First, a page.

Schools are not immune to change but they also respond to it very slowly (Heppell, 2011; Facer, 2012; Gee, 2013). Heppell (2011) confirms that: “Education doesn’t have a very good track record with innovative technologies.” To summarize, when faced with emerging technologies the problem with education has always involved the focus on the wrong arguments, traditionally inclined to a simple productivity view of “[…] how can this new thing usefully improve what we are already doing? […]”, rather than, “[…] what new things might we now do?” (Heppell, 2011). In addition to what is being discussed, the inclusion of new technologies has always been met with suspicion, initially refused in educational contexts to be then accepted, often after being heavily censored. To mention a few, there were the ballpoint pens that were feared of ruining handwriting to be then accepted. Educators were also concerned that polychrome/colour computer monitors might be detrimental to the eyes (Ibid. 2011). From my own experience I remember the U-turn with the ban to programmable calculators in favor of higher order thinking that could be elicited without their use. Little was it realized that as calculators did all of the arithmetical computations, users could in fact have more time to develop, test and confirm further and more, higher order thinking and ideas. Still in later years with the onset of the Internet in schools, the service has been subject to heavy filtering to make way for “[…] alternative parallel “equivalent” services” (Heppell, 2011).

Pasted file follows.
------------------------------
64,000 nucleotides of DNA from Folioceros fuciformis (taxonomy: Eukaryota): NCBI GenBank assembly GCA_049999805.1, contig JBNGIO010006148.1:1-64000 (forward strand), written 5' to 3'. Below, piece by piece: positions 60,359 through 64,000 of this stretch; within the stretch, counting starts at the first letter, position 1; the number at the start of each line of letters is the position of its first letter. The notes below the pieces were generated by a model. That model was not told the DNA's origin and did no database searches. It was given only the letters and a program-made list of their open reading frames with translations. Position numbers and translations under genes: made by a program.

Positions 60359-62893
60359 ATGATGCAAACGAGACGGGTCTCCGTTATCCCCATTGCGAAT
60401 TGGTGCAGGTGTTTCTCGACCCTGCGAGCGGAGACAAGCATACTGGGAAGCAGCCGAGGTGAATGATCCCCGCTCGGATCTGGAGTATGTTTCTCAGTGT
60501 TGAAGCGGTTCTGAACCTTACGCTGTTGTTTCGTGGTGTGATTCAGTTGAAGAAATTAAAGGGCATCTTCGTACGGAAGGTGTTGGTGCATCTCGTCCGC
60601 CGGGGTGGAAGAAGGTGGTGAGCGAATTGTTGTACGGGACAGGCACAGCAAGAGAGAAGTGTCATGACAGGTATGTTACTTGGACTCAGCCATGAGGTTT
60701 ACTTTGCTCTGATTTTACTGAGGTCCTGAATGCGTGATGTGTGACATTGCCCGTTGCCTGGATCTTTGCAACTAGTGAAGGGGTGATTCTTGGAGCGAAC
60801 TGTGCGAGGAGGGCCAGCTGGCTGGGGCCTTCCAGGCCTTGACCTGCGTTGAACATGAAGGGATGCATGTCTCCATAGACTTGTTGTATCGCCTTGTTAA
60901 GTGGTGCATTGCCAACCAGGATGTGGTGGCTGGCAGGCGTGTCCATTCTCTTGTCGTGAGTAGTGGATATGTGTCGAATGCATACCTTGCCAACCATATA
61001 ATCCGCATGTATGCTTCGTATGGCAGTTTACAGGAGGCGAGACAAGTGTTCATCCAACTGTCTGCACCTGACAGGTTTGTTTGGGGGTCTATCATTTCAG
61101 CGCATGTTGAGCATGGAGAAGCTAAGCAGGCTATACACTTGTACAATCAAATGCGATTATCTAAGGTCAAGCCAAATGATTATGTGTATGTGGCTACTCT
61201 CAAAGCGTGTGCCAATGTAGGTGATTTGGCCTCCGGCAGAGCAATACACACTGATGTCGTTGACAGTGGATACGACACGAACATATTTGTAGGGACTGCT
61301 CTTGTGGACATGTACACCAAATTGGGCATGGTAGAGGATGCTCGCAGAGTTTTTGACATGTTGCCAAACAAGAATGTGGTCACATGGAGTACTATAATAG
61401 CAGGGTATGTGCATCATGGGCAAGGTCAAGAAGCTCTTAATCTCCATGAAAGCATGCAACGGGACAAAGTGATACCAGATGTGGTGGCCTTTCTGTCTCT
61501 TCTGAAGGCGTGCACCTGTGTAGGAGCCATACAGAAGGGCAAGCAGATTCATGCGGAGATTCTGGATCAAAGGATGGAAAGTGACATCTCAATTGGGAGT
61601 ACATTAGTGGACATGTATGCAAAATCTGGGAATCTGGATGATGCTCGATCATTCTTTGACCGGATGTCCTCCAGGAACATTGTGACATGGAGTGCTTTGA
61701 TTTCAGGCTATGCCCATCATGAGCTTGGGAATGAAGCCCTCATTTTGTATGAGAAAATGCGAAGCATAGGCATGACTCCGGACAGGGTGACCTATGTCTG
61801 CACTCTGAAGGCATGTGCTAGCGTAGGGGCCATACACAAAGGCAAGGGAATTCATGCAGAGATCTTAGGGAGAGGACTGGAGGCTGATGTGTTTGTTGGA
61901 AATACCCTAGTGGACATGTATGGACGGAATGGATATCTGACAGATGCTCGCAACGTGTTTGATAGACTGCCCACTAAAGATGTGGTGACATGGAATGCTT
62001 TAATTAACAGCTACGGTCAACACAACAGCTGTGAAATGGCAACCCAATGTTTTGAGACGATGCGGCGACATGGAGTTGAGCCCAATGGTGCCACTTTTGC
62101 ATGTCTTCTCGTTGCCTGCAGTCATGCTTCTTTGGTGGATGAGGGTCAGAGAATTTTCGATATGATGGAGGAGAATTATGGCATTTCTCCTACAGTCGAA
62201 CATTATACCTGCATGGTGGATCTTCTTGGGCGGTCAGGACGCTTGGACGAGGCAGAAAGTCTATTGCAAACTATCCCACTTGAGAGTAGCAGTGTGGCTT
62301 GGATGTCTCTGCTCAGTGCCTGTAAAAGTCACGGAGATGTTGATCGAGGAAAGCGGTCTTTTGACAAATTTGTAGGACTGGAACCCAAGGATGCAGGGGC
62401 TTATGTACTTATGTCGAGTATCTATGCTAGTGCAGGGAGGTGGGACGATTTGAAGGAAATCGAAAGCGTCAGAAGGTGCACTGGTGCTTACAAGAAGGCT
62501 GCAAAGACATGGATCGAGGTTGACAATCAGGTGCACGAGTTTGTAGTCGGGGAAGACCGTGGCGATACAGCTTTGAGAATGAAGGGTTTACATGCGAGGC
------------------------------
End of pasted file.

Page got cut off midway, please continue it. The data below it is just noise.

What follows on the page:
While I believe that as educators our relation with technology in formal educational contexts is still in its infancy I also look forward at the new windows of opportunities that these digital technologies can offer to teaching and learning. Taking it from Gee, Thomas and Palfrey (2013) while the digital world appears to be increasingly flat in everyday life, I think that it is an uphill journey for education. Still I think that these as very exciting times and I feel myself lucky to be here on the verge of a new era that will launch us into a series of alternative pedagogies that require students to create new knowledge and connect it to the world by using the power of digital tools. I am also intrigued by the fact that research on digital technologies and education is largely dominated by psychological perspectives of learning and teaching (Selwyn, Facer, 2013). Ironically as the social aspect tends to be disregarded, trends in 21st-Century Skills elaborate on terminology reminiscent of the social context such as communication, collaboration, connectedness, citizenship, collaborative problem-solving and learning in digital and social networks. Thus as we conjure inquiry based learning as the central premise in the processes of learning science and ride the digital wave we should never forget that the strengths of these technologies lie in their social dimension. Therefore it is only up to us to discover the best ways in adopting the same informal, social and learning aspects that are channeled through these technologies but in this case into formal educational settings.
Article written by: Patrick Camilleri, Scientix Ambassador